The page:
Paulette A. Pashibin: “I fell in love with poetry sometime between reading Noyes’ ‘The Highwayman’ and watching a televised Air Force recruitment ad that featured Magee’s ‘High Flight.’ I was young, bookish, and quite melancholy. I spent as much time at my grandmother’s as I could get away with and ‘High Flight’ always aired during the Fulton J. Sheen show, so it became the first poem I memorized. The internet makes it easy for me to read poetry every day, but I’m an undisciplined writer. Sometimes I toss words in my head for weeks before putting them to paper; other times they spill over the keyboard in a fever. Writing poems—no matter how they turn out—allows me still to ‘slip the surly bonds of earth and dance the skies.’ Like magic.”

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December 3, 2023

Dante Di Stefano


I wonder about the future poems
I will read, generated by AI,
the imperceptibly pixelated
tulips pushing through the rich soil in them,
the deepfake MFA bios attached
to them like deflated orange balloons,
the shining metaphors crowing from them
as I open the App of my eyelids
and scroll lithely from stanza to stanza.
I wonder if I’ll be able to notice
in their red wheelbarrows full of roses,
how a chatbot has damasked every stem.
I found the poem I’m writing now, tucked
in the galley of a tiny schooner
circumnavigating the four chambers
of my heart. It was wedged under a cask
of lime juice. It was written in the scrawl
of a mad captain hellbent on shipwreck
or treasure or unspecified glory.
It was found, it was wedged, it was written
to explain a flower growing in me,
a blue bonnet sprouting from my boot print,
gently stretching skyward to touch the stars,
but like all poems we humans fashion
from want and need and yes and must and what,
it ended up saying something else beyond
the arc of unsaying, something fevered
and cut, rizzed up against the scurvy dark.

from Poets Respond
December 3, 2023


Dante Di Stefano: “Often lately, I have been teaching and reading and thinking about generative AI. Despite all I’ve read about Sam Altman, ChatGPT, etc., it’s hard for me to imagine how this technology will transform our world. Reading the article about Meriam-Webster’s word of the year further confirmed how enmeshed we are in this transformation already. Authenticity is a fraught term in poetry anyway, so I think this poem wandered into some of the fraughtness and complexity that comes with the terrain of lyric saying. For me this is less a poem about AI than it is a poem about the ancient technology of poetic utterance in all its mystery. The word rizz that I use at the end of the poem is an internet neologism added to Meriam-Webster this year, meaning ‘romantic charm or appeal.’” (web)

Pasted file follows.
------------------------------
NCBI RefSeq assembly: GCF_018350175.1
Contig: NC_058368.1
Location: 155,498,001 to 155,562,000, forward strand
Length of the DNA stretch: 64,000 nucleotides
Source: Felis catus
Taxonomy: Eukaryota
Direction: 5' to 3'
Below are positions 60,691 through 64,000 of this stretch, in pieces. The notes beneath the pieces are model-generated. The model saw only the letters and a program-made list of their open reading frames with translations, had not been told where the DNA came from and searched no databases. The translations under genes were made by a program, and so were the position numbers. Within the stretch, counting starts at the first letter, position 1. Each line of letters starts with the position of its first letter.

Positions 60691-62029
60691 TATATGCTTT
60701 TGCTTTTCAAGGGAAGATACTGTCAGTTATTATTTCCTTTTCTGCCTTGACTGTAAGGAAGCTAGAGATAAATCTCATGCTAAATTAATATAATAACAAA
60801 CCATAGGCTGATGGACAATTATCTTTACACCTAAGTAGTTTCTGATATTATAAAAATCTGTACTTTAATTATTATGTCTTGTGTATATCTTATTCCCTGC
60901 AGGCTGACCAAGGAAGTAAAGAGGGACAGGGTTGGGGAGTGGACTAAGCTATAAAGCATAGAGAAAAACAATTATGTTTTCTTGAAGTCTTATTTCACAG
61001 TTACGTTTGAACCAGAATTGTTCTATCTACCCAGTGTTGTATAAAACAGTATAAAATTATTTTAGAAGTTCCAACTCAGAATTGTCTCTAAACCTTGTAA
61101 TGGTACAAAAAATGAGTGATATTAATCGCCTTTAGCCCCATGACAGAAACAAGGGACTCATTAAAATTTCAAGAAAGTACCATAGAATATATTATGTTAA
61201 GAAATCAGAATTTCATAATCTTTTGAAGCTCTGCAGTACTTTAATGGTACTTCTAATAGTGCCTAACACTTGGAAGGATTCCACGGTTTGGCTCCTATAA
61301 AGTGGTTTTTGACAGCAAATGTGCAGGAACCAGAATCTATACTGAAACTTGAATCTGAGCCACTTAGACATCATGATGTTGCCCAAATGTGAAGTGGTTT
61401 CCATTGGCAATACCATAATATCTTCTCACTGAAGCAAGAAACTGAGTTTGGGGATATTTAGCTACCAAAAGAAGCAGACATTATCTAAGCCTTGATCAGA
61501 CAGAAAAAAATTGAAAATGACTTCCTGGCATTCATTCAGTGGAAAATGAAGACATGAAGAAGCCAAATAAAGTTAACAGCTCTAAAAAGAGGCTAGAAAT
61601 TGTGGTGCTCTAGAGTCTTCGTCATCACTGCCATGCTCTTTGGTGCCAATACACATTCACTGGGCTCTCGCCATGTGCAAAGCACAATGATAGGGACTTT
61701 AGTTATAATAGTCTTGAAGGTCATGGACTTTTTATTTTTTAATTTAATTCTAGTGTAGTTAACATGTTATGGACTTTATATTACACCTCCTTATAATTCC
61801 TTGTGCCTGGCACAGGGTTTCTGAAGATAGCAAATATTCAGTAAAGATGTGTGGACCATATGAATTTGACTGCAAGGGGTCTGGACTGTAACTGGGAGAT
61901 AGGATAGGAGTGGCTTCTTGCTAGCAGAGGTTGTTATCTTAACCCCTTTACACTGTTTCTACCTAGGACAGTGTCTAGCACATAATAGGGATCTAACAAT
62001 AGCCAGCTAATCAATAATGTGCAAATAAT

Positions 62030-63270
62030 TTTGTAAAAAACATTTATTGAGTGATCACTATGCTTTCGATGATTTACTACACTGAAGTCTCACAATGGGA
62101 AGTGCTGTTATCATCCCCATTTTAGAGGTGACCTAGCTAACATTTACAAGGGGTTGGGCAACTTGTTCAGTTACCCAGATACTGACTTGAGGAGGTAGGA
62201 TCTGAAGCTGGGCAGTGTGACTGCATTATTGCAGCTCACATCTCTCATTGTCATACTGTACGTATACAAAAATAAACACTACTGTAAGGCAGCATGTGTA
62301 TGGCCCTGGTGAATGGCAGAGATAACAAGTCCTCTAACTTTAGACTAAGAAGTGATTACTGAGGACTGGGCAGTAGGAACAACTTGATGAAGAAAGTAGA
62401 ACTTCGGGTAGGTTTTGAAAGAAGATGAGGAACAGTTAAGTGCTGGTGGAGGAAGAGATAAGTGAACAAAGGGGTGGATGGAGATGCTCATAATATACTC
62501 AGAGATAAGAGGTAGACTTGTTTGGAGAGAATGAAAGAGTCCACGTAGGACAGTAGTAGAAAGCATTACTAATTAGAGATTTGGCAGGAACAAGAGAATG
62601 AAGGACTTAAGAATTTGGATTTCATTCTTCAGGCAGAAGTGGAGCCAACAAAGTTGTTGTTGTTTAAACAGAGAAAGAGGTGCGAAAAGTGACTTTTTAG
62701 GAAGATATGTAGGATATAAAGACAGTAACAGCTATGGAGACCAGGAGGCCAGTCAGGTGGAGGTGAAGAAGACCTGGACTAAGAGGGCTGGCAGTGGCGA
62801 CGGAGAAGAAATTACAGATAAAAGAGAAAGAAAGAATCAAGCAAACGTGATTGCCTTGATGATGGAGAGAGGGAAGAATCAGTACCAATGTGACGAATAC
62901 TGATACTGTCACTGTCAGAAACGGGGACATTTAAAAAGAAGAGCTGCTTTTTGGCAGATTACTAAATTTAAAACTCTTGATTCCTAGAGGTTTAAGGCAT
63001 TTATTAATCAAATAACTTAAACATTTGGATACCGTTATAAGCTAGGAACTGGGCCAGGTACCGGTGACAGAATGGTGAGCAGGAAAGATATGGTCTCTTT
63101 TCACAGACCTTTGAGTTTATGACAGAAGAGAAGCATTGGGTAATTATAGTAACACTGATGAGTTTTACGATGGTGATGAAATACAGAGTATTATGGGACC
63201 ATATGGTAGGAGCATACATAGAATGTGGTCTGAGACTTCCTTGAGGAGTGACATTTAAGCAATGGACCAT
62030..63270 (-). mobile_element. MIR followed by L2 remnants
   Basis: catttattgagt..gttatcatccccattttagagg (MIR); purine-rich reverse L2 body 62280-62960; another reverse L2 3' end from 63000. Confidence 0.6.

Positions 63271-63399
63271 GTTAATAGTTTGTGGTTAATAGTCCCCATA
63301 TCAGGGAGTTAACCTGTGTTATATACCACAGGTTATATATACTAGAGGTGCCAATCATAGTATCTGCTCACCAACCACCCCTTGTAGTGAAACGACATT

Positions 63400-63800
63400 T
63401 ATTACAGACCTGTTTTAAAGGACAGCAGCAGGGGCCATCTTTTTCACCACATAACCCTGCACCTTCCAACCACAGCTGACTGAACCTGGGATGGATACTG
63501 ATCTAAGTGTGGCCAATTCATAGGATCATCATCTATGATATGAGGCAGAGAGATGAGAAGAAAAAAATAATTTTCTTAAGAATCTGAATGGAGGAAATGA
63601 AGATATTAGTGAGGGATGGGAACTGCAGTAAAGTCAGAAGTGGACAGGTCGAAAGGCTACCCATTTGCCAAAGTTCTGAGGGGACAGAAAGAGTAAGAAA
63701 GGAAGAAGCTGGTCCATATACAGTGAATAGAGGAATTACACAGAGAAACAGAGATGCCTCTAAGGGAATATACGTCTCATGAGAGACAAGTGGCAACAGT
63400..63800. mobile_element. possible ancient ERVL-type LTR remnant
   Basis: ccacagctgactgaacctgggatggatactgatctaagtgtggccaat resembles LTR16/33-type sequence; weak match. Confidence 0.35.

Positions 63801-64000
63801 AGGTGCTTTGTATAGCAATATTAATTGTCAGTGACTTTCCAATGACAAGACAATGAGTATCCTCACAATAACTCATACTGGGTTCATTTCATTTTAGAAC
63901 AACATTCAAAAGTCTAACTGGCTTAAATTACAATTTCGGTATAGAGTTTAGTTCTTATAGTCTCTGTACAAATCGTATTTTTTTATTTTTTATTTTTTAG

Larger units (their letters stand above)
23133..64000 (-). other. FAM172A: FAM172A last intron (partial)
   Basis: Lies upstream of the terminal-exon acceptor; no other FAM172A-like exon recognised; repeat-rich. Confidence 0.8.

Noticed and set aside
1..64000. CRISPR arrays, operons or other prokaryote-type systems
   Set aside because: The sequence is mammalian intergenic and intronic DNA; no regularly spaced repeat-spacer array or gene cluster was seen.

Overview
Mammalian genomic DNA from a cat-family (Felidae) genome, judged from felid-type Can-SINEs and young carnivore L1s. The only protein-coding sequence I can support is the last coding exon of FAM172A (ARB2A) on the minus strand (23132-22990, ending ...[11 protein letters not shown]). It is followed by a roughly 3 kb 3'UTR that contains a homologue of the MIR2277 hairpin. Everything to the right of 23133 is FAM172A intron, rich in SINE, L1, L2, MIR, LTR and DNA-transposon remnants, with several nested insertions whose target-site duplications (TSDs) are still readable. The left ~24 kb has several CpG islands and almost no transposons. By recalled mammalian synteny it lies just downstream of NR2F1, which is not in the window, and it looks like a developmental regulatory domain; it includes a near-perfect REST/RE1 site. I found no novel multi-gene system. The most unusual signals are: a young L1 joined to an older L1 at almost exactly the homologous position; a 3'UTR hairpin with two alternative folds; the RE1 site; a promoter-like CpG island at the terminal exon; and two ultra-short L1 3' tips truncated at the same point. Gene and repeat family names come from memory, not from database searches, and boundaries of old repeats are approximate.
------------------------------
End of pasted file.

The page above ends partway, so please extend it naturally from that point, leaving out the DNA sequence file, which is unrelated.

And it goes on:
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December 2, 2023

Megan Sexton


“The steady evolution of the language seems to favor union—two words eventually become one usually after a period of hyphenation.”
—Strunk & White

I remember that brief period of hyphenation.
When separate cups held each of our toothbrushes,
and they bowed to one another honorably from across the vanity.
Now they nuzzle bristle to bristle, germ to germ, in the same cup
like so many words, each one suitable enough on its own—take bed’s
monosyllabic brevity and slide it next to chamber’s Old French spookiness
to make bedchamber and suddenly I’m thinking of swains and maidens and
European linens with extreme thread counts
and you and me, way beyond hyphenation, fused under the bedclothes.

from Rattle #40, Summer 2013


Megan Sexton: “When Maira Kalman’s illustrated Elements of Style came out a few years ago, I was in ecstasy. One of the passages she chose to highlight led me to write ‘In Favor of Union’—I also was thinking about my friend Caroline’s comment from many years ago. She said that she knew that she and her boyfriend were going to last when she saw their underwear comingling on the hardwood floor. Writing poetry is so much fun; that’s one of the main reasons why I do it.”